Early care and education (ECE) in the United States began as reforms to address the needs of young children in the 19th century. Women, in particular, have always been counted among its leaders, visionaries, thinkers, and organizers. As in many reform initiatives, people in positions of power and privilege disproportionately shaped ECE, but the collective agency of early educators, advocates, and activists has also been key to its development over time.
Though reformers and activists may have agreed on the need to expand care and education, they represented diverse communities and had different ideas about the goals of ECE programs, who they should serve, and how they should be funded and staffed. Programs often reinforced ideologies, attitudes, and policies that were sexist, racist, classist, and anti-immigrant. The ECE system has continued to evolve around the dominant ideas of those with greater power, access, and influence in the political realm, while input from teachers and parents too often goes unheeded and at times has been directly repressed.
We celebrate the creativity, bravery, and determination of these ECE activists. Their stories — our history — cultivate hope for the future and serve as a map to continue this work.
Throughout the history of ECE, activist movements have worked to narrow the gap between the system as it exists and their vision in which all teachers are well paid and respected and all children have a right to well-resourced and culturally affirming environments, no matter their age or race, where they live, or the financial resources or work lives of their parents. Yet, the role of activists has largely been erased from ECE histories. Their aims, visions, and successful organizing strategies have gone unacknowledged, even as their ideas became more widely adopted in later years. Indeed, activists have been central to keeping rights, raises, and respect on the table. Without them, we would not be talking about issues like pay parity or funding ECE as a public good. These movements offer today’s ECE activists a historical perspective on the role government and politics play in sculpting policies and addressing still-relevant challenges.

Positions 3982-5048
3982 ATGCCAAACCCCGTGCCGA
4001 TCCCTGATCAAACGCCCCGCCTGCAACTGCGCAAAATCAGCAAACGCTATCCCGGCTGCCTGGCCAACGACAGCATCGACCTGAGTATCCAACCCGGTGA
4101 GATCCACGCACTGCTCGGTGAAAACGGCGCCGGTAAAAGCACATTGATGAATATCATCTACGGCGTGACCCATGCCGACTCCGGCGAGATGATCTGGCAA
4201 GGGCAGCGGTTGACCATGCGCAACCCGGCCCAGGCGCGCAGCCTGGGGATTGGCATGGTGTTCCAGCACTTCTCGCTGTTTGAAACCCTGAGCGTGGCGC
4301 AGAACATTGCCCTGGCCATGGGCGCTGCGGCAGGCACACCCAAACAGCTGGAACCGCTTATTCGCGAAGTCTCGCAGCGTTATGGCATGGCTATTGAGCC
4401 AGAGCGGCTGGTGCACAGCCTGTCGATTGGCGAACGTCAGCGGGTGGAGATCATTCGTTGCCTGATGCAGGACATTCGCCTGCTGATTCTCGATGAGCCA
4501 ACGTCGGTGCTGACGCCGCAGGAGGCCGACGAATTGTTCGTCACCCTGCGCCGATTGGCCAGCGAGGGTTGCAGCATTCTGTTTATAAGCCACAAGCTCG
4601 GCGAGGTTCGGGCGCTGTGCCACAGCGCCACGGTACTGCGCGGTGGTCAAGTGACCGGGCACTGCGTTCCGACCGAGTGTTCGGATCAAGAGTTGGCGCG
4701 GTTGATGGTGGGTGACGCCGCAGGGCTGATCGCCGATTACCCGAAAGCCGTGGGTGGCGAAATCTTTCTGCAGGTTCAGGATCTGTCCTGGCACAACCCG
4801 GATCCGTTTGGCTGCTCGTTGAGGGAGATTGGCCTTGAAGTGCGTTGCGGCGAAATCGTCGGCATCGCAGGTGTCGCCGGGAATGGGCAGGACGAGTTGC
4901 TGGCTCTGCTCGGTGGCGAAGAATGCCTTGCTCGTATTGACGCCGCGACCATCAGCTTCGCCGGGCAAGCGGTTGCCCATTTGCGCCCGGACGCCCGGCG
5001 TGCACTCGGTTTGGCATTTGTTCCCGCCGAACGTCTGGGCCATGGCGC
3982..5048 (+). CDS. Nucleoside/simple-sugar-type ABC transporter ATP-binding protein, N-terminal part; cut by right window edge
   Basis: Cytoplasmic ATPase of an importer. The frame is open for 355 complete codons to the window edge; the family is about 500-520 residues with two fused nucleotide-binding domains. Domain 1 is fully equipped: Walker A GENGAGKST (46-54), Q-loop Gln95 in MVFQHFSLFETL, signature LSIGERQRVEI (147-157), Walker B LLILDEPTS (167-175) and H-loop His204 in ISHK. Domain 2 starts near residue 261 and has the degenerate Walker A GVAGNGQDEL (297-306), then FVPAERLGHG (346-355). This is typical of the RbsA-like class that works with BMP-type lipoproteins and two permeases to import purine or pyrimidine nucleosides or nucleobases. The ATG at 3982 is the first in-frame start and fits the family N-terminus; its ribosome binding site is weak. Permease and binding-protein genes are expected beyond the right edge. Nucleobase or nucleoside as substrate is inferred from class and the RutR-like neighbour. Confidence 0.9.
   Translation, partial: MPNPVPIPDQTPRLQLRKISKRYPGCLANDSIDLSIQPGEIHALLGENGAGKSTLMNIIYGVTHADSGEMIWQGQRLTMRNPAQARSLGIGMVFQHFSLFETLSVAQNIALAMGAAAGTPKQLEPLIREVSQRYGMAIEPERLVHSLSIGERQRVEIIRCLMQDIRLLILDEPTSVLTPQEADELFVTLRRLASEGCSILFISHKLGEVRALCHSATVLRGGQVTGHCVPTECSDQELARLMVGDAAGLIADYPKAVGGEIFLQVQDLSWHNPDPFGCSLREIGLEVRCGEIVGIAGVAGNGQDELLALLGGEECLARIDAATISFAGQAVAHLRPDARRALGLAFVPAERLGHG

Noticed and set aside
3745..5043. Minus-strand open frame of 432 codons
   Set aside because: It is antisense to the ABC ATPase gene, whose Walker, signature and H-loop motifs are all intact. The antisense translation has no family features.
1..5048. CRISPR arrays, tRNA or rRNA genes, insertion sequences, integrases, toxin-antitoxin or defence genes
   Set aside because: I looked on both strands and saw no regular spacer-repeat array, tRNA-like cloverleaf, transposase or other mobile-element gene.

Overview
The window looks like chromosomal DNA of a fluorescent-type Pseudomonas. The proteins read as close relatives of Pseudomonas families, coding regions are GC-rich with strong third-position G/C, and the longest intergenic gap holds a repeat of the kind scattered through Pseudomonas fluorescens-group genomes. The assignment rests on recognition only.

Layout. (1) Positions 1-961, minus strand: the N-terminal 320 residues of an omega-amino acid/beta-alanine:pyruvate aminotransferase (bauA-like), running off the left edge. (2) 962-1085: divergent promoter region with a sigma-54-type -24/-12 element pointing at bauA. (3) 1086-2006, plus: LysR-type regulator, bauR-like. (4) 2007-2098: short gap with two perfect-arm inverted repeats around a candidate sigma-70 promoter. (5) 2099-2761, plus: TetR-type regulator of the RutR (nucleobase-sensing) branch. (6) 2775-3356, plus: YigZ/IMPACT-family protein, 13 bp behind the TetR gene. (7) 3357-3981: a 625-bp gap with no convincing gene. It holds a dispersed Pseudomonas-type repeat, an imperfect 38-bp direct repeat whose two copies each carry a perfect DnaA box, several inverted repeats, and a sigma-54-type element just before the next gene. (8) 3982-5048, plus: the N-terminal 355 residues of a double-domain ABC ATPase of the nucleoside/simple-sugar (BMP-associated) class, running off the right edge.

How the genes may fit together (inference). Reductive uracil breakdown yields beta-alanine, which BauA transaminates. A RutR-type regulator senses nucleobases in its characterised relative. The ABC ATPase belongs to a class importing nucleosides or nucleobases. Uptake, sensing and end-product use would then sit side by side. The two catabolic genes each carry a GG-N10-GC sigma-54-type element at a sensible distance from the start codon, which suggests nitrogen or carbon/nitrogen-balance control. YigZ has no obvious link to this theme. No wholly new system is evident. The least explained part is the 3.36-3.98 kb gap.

In this effort, CSCCE’s ECHOES project explores Black women’s commitment to child care and early learning as a key component of eradicating anti-Black oppression and seeking racial and gender justice. This theme was notable during the Progressive Era (1890s-1920s) and again during the last quarter of the 20th century, when early educators organized for “worthy wages” and financing ECE as a public good. Future stories will explore topics such as teachers’ leadership in establishing public kindergarten, federally funded nursery schools during the Depression, coalitions fighting for educational child care during and after WW2, and struggles to expand Head Start in the South during the civil rights movement. There are more stories to unearth about activists promoting ECE services in migrant, Indigenous, and immigrant communities and demands from welfare rights activists and domestic workers for child care and early education as integral to their struggles for economic justice.
Over time, this space will share, reflect, and chronicle current and emerging activism for economic dignity and justice for early educators and the families they serve. We will learn from those who have a long history of collective power striving for social change and justice, as well as those carrying on the struggle today. We celebrate the creativity, bravery, and determination of these ECE activists. Their stories — our history — cultivate hope for the future and serve as a map to continue this work.